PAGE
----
If it weren't for the immigration of Mexicans to South Philadelphia over the past 10 years — as well as the equally recent immigrants from Asia — the Philadelphia neighborhood that starts on South Street might have become yet another decrepit area of the city. Abandoned houses and shut-down businesses would have proliferated as the customer base gradually moved out of the neighborhood, populated in one point by the bustling Italian immigration of the 19th and 20th century.

This is the 21st century and this is just a tiny example of how Philadelphia has already been transformed by the presence of hard-working Latino immigrants coming not only from south of the border but, also, not surprisingly, from places like New York City.

Most of the Latino population growth (4.5.5 percent in Philadelphia alone, and 82.6 percent across the state) today comes from births, not from foreign immigration, though, and this community is quietly but surely injecting its sweat, its culture and its dollars into the fabric of our city. All for the better.

With the help of public officials like Jewell Williams this process can be accelerated to improve the quality of life in our city.

Take, for example, the famous Italian Market, saved from losing ground by dozens of entrepreneurs of Mexican descent who took over the empty businesses and established themselves there with their own array of unique goods and services.It has became a Latino market, southern version, different from the mostly Puerto Rican Northern version.

Paloma Restaurant, for example, a sophisticated Mexican restaurant long established in the Northeast, moved last year to South Philly, where more middle-class neighbors will surely favor the growth of the business.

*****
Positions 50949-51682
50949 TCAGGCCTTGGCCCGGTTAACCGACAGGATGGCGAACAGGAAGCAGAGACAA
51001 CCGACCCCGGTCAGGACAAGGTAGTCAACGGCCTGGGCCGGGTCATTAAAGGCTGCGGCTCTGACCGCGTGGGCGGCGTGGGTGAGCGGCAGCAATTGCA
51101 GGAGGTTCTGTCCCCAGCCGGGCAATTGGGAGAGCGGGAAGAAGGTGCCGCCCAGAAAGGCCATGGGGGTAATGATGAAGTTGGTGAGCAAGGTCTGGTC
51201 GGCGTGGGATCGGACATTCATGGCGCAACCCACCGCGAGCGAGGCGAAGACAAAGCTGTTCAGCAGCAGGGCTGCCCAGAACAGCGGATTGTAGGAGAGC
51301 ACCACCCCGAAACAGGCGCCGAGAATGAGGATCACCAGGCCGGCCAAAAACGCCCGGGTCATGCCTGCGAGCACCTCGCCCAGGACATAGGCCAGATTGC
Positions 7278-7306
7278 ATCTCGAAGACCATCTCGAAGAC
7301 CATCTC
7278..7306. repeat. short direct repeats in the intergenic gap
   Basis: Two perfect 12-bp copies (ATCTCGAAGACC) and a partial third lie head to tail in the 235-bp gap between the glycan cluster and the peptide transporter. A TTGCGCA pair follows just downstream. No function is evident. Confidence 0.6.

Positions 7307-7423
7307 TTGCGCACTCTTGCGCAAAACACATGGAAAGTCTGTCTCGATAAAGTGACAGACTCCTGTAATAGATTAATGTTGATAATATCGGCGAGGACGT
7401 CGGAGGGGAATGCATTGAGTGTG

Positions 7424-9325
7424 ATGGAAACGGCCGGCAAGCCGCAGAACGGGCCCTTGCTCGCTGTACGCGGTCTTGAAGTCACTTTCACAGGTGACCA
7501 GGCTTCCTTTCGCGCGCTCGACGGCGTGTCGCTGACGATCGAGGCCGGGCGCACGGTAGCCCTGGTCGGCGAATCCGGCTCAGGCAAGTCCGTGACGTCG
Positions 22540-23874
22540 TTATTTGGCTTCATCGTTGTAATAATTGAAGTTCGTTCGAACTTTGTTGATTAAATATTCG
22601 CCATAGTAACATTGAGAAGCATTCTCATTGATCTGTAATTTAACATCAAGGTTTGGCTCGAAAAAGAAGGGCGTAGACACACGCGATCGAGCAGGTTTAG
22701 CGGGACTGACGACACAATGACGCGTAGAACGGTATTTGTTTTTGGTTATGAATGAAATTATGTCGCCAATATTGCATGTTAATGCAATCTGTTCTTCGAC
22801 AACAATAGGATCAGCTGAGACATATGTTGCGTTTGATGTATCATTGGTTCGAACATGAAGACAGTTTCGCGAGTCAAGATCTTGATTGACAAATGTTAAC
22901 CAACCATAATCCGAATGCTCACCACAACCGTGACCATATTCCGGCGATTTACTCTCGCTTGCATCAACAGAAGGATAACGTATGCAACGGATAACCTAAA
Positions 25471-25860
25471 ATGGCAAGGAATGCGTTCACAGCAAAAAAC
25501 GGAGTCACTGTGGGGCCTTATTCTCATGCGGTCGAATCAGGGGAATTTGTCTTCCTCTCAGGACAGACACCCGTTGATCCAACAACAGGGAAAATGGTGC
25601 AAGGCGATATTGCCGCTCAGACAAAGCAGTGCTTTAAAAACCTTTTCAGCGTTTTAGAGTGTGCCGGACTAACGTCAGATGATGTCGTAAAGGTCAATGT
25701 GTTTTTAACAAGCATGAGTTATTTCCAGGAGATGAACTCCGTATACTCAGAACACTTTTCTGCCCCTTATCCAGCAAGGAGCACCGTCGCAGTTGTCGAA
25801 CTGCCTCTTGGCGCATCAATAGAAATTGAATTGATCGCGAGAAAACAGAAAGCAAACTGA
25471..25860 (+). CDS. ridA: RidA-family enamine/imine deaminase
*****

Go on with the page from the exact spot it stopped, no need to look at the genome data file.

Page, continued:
Along with the restaurant, the tortilla seller, the bike shop, the baker and the butcher opened up their businesses up and down 9th Street, where the former Italian Market has taken on a decidedly Mexican flavor.

Sheriff Jewell Williams has opened the door so that more Latinos can get established in our neighborhoods in transition; contribute to bring them back from decay; and add, with the property and wage taxes the new owners eventually pay, to the fiscal health of our city.

The Office of the Sheriff, with the help of Deputy Sheriff Ana Sostre, has been supportive of AL DIA's efforts to open the public auctions of repossessed houses to all Latinos in the city.

Through a series of seminars, one of which took place the past week, Latinos now have direct access to the information and can become knowlegeable enough to participate in the complex process of acquiring houses at the auctions that take place two or three times a month in our city.

Don't miss out on the seminars and auctions that are coming up!

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